Before we talk more about your life as a teacher and a writer, I’d love to hear about the hollerin’ contest.
1999 was the first year I won it. I went back in 2006 after taking some time off. My wife said, “You should go back and do it. The kids don’t remember when you were hollerin’. They were too young.” So I won in 2006, and I kept going back every year. So that was sort of my claim to fame as a folk artist. When I am able to visit schools in person, I tell students that hollerin’ was an old timey form of communication. There’s no practical reason for us to holler anymore, but you do need to learn to write. So if the students work really hard with our writing exercises throughout the week, then I holler for them on Friday.
Growing up, I was aware of the contest, but we never really participated or went to the contest, even though it was close to us. I had a first cousin, Larry Jackson, who got involved and we would always hear about him participating. When I moved back home after my father got sick, Larry entered the contest many times, and I often went with him to help him get ready. He won his first title in 1991 and subsequently won nine titles — more than anyone else in history. So in 1998 I thought it was time for me to get involved. I did not place that year, but people told me that I had a good set of lungs. So I went back and started listening to recordings of the early champions, and read as much as I could on the history. I practiced a little bit every day and got my little four-minute presentation together. I think they were ready for new blood. When I won in 1999, I got quite a bit of press. I did a lot of radio and newspaper interviews and even got to go on The David Letterman Show in New York.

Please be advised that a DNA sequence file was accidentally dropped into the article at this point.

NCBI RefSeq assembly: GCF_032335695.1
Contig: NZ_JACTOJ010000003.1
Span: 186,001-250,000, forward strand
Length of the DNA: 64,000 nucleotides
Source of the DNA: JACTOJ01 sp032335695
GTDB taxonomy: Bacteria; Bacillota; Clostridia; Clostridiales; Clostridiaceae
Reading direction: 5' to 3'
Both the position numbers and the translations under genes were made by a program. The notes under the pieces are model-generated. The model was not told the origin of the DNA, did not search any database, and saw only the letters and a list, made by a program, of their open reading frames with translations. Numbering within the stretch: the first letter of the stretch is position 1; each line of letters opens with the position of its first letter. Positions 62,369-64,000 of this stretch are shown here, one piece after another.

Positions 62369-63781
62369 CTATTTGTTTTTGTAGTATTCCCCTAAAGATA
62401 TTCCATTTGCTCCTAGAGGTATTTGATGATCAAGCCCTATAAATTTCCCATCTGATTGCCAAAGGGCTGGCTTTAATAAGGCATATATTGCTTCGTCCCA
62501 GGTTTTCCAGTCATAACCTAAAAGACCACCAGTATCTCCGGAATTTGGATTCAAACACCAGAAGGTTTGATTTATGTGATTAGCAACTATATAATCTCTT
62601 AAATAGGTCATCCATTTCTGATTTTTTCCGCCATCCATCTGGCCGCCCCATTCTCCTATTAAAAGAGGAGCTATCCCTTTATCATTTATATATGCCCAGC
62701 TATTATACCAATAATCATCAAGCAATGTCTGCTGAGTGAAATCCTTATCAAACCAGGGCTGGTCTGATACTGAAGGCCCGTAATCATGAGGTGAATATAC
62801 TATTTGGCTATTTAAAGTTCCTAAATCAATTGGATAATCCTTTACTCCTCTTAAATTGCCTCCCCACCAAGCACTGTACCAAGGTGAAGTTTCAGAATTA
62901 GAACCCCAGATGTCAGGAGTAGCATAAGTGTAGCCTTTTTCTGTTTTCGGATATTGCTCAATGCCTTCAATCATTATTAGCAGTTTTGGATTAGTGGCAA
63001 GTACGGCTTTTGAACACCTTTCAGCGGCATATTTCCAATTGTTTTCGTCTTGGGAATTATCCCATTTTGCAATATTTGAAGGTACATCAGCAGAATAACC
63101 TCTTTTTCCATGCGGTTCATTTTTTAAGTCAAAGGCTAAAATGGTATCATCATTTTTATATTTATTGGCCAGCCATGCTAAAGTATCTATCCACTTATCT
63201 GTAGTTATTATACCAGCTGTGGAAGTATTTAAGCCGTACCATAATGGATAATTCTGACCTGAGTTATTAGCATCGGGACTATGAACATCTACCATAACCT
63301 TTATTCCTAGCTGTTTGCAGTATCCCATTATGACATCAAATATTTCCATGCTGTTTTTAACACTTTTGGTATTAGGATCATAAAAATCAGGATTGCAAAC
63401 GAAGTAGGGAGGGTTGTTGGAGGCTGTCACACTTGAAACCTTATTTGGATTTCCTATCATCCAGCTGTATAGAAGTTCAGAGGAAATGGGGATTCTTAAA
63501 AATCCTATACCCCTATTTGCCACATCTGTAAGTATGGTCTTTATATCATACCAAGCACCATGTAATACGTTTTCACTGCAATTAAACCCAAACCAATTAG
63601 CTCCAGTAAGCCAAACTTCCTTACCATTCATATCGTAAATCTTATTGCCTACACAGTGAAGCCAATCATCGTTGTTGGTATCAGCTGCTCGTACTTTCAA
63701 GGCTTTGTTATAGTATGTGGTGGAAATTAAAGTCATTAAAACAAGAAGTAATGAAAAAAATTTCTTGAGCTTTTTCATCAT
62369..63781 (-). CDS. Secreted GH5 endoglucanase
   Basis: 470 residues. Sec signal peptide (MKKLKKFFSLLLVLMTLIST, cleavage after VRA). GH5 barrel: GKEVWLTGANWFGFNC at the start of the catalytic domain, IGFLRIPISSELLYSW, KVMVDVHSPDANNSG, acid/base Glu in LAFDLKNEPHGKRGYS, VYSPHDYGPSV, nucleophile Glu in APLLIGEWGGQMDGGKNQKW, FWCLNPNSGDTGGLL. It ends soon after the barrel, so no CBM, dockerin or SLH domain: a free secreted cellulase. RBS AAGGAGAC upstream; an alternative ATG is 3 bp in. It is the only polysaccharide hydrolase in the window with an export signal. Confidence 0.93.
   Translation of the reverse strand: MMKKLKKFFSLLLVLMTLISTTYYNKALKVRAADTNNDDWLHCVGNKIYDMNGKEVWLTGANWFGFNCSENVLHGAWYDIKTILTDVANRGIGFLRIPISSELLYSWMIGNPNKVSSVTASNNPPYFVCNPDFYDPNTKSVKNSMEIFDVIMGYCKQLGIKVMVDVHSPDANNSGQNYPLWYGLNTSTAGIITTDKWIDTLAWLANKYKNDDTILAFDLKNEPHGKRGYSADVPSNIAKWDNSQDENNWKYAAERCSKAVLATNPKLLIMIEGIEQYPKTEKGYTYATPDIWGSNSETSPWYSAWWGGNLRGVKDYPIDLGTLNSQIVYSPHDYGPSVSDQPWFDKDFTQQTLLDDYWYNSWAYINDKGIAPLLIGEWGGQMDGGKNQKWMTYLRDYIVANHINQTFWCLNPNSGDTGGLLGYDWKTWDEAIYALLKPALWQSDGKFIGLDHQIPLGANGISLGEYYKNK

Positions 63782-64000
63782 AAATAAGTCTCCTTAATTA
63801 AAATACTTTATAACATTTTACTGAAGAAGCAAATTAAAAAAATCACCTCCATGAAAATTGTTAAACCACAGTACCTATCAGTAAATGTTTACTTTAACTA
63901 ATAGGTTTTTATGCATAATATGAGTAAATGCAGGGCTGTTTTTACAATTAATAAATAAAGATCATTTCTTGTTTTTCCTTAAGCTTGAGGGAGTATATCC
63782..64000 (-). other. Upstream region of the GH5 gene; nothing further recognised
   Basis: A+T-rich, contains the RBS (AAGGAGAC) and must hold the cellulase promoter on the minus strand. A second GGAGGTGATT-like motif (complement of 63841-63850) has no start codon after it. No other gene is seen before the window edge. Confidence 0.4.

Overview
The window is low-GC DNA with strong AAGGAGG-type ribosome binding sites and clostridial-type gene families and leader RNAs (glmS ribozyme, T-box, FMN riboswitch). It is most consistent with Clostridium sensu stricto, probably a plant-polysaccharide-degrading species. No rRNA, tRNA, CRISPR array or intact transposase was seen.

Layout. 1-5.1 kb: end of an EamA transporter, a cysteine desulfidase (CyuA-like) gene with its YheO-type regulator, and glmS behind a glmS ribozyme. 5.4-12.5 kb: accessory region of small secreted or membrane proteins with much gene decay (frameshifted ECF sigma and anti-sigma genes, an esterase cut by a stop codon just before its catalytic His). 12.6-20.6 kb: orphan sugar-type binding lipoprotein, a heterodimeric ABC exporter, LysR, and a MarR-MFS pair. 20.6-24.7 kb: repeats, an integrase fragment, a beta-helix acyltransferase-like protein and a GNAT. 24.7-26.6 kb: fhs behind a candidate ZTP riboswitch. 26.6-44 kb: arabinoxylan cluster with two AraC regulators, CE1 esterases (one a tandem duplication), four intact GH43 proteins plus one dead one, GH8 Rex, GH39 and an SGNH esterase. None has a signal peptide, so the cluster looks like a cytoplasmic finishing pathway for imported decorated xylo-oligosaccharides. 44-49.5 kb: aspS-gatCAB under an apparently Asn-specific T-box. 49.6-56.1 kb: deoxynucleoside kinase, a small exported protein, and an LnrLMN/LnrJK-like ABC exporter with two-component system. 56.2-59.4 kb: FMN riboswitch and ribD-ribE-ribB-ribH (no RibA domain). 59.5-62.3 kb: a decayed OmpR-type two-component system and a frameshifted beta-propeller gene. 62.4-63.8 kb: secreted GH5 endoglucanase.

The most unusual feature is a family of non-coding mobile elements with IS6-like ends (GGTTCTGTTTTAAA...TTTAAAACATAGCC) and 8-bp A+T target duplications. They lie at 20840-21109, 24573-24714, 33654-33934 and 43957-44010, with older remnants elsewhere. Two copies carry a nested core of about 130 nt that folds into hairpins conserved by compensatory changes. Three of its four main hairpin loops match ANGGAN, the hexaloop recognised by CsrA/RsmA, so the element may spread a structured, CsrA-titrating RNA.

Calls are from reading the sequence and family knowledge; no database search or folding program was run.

Tell me about working with kids on writing.
Working with kids is by far the most rewarding work I’ve ever done. For me, when I do a five-day residency, every Monday is like the first day of school, and Friday is like the last day. You only have five days with those kids; you don’t want to be too aggressive, but you have to try to get their attention that first day. I tell them I was blessed with many wonderful teachers and writers who have helped and inspired me, and I get this opportunity to share with them my love of writing. I get to work with so many great teachers in the schools. The students are fantastic to work with when they’re excited about writing, and the stories are so varied. It’s not always the gifted student who is the best writer; sometimes the ones who are struggling write the most powerful pieces, straight from their heart.